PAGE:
THE grim factories of the Industrial Revolution with their ranks of oppressed workers have long gone, but the textile industry still has trouble shaking off the image, says Gary Hiley, director of training for the Confederation of British Wool Textiles. Successful manufacturers have gone high-tech, using computer-programmed machines in good working conditions, but recruitment is difficult.
When up to 1,000 jobs - many for machine operatives - can be lost in a week in the Nottingham area, "parents understandably do not encourage their children into the industry," says Sue Spencer, executive director of the standards setting body for the National Textile Training Group. Meanwhile, the local papers have plenty of jobs for textile technicians.
The Department of Trade and Industry believes that Britain produces world class designers and that our textiles and clothing industry can succeed by concentrating on value-added products rather than mass production, which these days can be done much more cheaply in the developing world. In June the DTI announced a 12-point plan to support the industry, including help with upgrading workers' skills.
Barry Morris, deputy general secretary of the union of Knitting, Footwear and Allied Trades, wants the industry to make full use of this support. "Many of us in the industry are passionate about training," he says, but there are disagreements on how it should be applied.
"Industry is desperate for skilled technical people," says Karen Coleman, who left industry and set up the Textile Centre at West Nottinghamshire College in Mansfield two years ago. The centre has state-of-the-art technology, including computerised pattern design and cutting systems, and offers training in making the textile components and also technical services. Ms Coleman believes that close links with the industry are essential to provide the training that manufacturers want.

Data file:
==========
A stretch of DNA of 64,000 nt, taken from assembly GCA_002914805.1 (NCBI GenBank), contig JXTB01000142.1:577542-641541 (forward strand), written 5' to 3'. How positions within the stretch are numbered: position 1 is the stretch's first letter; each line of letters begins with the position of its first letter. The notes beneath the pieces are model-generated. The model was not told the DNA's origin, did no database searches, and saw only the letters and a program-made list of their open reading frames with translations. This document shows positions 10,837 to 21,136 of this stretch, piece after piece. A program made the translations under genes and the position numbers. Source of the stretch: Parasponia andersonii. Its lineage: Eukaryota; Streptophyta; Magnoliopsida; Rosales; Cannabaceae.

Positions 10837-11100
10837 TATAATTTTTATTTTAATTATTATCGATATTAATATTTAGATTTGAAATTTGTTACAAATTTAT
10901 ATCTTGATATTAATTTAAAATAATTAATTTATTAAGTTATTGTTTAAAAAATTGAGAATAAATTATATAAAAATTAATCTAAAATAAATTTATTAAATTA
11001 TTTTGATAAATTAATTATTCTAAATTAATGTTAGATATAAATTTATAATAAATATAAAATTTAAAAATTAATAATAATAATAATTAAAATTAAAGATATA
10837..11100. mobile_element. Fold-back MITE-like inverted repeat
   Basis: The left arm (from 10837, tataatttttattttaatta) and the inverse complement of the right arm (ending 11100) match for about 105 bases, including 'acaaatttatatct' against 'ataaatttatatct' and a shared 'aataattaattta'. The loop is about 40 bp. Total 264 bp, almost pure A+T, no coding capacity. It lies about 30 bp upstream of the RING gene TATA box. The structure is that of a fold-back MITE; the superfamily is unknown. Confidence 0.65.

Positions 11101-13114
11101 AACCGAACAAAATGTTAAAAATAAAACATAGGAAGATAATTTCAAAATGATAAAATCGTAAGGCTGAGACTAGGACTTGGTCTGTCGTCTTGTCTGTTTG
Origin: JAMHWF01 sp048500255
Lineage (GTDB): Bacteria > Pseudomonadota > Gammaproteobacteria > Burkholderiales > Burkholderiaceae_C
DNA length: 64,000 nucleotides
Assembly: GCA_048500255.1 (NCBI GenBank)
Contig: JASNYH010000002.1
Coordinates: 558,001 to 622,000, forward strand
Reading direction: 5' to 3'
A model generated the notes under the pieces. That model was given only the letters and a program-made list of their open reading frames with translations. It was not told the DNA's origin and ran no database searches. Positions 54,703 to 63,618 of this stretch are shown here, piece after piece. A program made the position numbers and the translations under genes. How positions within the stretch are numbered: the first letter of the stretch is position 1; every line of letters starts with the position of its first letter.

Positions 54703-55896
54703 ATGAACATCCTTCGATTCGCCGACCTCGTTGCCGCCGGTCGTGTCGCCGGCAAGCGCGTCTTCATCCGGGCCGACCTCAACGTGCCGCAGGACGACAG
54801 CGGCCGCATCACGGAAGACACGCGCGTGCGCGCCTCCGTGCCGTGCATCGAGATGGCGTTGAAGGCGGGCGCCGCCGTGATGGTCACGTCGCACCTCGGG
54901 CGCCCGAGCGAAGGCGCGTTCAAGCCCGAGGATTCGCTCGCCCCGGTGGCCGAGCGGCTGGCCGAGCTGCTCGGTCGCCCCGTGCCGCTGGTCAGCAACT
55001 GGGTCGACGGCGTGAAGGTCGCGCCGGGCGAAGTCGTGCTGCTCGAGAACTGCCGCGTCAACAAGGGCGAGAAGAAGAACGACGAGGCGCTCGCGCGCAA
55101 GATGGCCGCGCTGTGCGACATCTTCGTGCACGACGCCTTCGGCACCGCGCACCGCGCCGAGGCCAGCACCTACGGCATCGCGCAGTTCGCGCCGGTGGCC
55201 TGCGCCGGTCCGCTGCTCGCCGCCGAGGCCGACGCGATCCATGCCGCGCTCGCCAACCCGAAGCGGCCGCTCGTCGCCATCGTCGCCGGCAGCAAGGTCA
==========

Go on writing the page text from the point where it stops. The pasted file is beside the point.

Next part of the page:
Joan Long, chief executive of the Knitting, Lace and Narrow Fabrics national training organisation points out that the difficulty is that college departments accustomed to day release courses will have to adapt to rapidly changing businesses that work a shift system and want training on specific and sophisticated machines.
But colleges,being businesses too, can only run product-specific courses that have enough students to be cost effective.
Mr Morris says some college courses are folding because firms often cannot afford the cover to release staff for training. KLITRA is researching alternatives, such as an interactive CD-Rom on operating textile machinery produced by Leeds University.
Textile employers in West Yorkshire are working together on training. The Huddersfield and District Training Company, representing 75 local employers, opened a centre of excellence in May 1999 comprising workshops, a textile testing laboratory, information technology suites and conference facilities. Through its facilities and co-operation with local colleges, universities, commercial interests and government, the centre hopes to cover members' training, education and consultancy requirements in textile technology, health and safety, management and IT.
The CAPITB Trust, the national training organisation for the clothing industry, says there is an urgent need for the industry and educators to get together to produce courses and qualifications which will lead to jobs.
Project manager Brian Seddon is particularly concerned that colleges and universities are turning out too many designers and too few technicians, especially pattern cutters who turn designers' drawings into working templates for the garment-makers. He blames a national culture that values designing above manufacturing.
As industry complains of a lack of techical and business skills, the colleges complain of a lack of industrial placements for both students and lecturers, who need to update their knowledge.
The CAPITB Trust wants the Government to recognise that skills training takes time and fund course hours accordingly. CAPITB'S TRAINING RECOMMENDATIONS
* An annual national conference for industrialists and educationalists.
* A programme of education for school pupils, their parents and careers professionals to improve the image of the industry.
* A nationwide directory of full-time courses relevant to the industry on the CAPITB website.
* A review of the number and content of college courses to bring them into closer alignment with the needs of the industry.
* Greater industry involvement in curriculum development, student and staff industrial placements and lifelong learning for employees.